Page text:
Should I go Podiatry or DO if I'm aspiring to work for a sports team (college or professional)?

Vertu

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Sports are literally my life and it would be a dream to be able to work for some of my favorite sports teams and treat their players. How hard is it to obtain these positions and would it be easier to achieve with a degree in podiatry or osteopathic medicine?
 

SLCpod

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It's going to be hard either way. It just comes down to being part of a group or healthcare system willing to pay for the advertisement space. If you want to be THE team doc, there are MD/DO fellowships. You can also create a practice that focuses on sports med.
 

Cranjis McBasketball

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Sports are literally my life and it would be a dream to be able to work for some of my favorite sports teams and treat their players. How hard is it to obtain these positions and would it be easier to achieve with a degree in podiatry or osteopathic medicine?
Depends on your DO specialty. It also depends on if youre talking HS, college or pro. It also probably depends on which sports. This is a lot of peoples' dream, mine included. Either way it is possible; just look up Dr. Perry Julien and Dr. Lee Cohen
 
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Cranjis McBasketball

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A few grossly uniformed opinions in this thread. One of the DPM professors here at Barry is an NBA team physician for the Miami Heat.
No one said it was impossible..
 
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A few grossly uniformed opinions in this thread. One of the DPM professors here at Barry is an NBA team physician for the Miami Heat.
I believe the DPM that works at a hospital in my area is a team podiatrist for the Baltimore Ravens as well.

@OP, there are definitely opportunities as a DPM to work with sports teams. However as others have mentioned, there are few of these positions. Also, I would imagine that for many teams (pro or college), the DPM likely has a more full-time oriented position elsewhere, with the team affiliation job on the side.
 
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SnozzBerry

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If that's really your dream your best bet would do MD followed by orthopedic surgery followed by sports medicine fellowship. But since you're posting on podiatry I presume that may not be in the cards for you. In that case DO is probably your best bet by going into primary care and then doing a fellowship in sports medicine. However an MD might make you more competitive for this type of fellowship. Mostly every team has a primary care staff/head. DPMs are on staff too but generally are on the lower end of the totem pole in the team doctor hierarchy. But i suppose this would be the least competitive route to take.
Source: My uncle is an orthopod for an NBA team.
 

AttackNME

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Sports are literally my life and it would be a dream to be able to work for some of my favorite sports teams and treat their players. How hard is it to obtain these positions and would it be easier to achieve with a degree in podiatry or osteopathic medicine?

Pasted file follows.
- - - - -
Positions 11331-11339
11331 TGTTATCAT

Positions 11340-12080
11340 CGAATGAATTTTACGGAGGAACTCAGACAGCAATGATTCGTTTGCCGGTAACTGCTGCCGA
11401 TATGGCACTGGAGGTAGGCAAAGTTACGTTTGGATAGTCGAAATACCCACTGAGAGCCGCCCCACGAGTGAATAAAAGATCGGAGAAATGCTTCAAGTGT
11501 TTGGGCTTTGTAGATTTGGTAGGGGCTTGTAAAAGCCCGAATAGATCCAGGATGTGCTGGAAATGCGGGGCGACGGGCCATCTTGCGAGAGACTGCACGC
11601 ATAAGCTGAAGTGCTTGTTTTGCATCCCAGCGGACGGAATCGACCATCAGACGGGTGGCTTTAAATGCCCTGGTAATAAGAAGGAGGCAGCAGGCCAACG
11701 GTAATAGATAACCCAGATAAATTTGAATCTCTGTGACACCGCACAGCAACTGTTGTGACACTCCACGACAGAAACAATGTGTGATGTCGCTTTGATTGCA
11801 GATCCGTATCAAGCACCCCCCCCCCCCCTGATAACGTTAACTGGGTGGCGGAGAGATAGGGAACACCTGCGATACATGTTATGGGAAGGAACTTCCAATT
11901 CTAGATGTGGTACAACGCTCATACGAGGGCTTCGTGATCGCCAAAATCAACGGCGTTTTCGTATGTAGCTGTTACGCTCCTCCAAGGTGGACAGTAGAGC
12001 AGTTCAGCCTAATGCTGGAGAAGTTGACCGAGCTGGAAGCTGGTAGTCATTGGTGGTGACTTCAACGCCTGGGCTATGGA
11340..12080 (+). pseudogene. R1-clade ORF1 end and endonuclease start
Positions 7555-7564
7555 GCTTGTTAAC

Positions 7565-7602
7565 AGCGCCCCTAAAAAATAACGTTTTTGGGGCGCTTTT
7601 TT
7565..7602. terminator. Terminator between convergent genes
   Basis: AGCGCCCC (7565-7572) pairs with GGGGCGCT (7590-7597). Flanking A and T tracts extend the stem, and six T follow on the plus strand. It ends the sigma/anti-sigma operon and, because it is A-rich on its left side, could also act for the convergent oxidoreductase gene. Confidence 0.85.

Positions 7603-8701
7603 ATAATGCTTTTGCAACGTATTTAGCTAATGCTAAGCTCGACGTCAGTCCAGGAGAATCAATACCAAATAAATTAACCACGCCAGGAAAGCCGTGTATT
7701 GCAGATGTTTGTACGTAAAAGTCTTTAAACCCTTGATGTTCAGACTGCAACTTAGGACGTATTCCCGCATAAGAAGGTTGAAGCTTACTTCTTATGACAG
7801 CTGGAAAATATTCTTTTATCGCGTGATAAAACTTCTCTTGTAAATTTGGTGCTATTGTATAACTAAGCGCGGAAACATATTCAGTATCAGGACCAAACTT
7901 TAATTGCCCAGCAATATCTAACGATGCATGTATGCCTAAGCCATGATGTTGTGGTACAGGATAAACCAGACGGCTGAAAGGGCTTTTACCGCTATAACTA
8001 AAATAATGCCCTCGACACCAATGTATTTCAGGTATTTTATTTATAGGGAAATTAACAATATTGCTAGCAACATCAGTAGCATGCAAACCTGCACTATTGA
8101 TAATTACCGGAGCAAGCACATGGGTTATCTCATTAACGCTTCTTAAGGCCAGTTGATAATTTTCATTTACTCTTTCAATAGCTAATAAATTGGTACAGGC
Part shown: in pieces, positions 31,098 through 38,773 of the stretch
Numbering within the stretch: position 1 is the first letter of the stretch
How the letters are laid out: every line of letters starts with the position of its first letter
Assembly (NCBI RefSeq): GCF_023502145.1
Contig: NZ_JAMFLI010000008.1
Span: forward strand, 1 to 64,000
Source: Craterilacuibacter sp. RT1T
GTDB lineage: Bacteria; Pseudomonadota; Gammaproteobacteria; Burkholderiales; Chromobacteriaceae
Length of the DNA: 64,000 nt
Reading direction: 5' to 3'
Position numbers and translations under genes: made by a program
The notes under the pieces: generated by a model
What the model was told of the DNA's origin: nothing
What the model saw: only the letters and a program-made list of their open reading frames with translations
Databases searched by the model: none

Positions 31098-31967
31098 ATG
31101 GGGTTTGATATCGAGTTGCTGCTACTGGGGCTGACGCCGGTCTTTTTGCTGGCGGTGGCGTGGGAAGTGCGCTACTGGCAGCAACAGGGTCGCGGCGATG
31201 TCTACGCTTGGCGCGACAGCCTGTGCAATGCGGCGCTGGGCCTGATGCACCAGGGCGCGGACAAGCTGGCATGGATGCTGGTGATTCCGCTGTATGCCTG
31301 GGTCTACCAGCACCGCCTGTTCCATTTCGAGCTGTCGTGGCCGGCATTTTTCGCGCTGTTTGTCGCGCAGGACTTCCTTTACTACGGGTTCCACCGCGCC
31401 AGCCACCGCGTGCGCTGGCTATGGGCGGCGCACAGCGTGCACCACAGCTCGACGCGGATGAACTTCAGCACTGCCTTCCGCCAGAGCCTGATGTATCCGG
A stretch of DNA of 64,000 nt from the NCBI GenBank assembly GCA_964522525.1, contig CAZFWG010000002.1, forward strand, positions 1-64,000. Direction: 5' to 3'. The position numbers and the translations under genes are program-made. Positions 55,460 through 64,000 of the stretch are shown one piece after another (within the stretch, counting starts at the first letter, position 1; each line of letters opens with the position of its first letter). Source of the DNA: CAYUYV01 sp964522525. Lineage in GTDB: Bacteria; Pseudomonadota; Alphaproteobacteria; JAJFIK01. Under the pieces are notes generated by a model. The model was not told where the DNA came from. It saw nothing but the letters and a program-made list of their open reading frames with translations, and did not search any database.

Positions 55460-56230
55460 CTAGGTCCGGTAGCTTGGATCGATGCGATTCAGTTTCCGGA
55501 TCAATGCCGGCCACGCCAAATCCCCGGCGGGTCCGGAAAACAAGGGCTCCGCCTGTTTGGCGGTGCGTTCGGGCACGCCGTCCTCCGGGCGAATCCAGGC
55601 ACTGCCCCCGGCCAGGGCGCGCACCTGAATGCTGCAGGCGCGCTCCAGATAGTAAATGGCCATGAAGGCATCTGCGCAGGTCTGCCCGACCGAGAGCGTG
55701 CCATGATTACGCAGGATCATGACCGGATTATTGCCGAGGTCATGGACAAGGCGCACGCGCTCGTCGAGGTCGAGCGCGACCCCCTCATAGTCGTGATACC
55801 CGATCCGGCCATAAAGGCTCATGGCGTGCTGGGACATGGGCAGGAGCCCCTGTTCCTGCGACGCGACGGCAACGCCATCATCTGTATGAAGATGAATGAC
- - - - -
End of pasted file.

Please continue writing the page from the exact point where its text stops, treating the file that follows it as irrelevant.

I would suggest you look up the name of the physicians in your area that have your dream job and ask them directly. What state are you in and do you care where you're going to practice?
 

Gilakend

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I interviewed a family med doctor who did a sports fellowship who would sit in a booth at the top of the Big House (University of Michigan Football Stadium) and watch for players that hey thought might be concussed or injured but weren't fessing up. He was a DO. He said it's all about being good at what you do and being willing to work. High schools will probably let any DPM, DO, or MD who wants to get into sports be on the sidelines for free. If I remember correctly that's what they guy I interviewed did, just so he had some sort of experience. n=1 YMMV
 

TimmyTurner

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Forgive me if this appears as trolling, but I find it baffling that anyone can say "I want to practice specifically with X type of patients or Y conditions" or "I really want to work in Z setting"

Your experiences in courses, with classmates, and especially in clinics may radically alter your interest several times in your first year alone.
Start with a big scope and then narrow it as you become more informed.
A pre-med advisor told me he marks down applicants who, when prompted with the question 'what type of medicine do you want to practice', answer with a specific field or specialty. The reason being that it is so short sighted to possibly believe you know enough about said field to make an informed decision, you're just grasping at straws.

FWIW- Sports medicine is competitive and growing in Pod, but not lucrative or desirable IMO. Yeah, it's 'cool'- but athletes have the crappy combination of needing a lot of attention without a lot of treatment (meaning less $$$).
 
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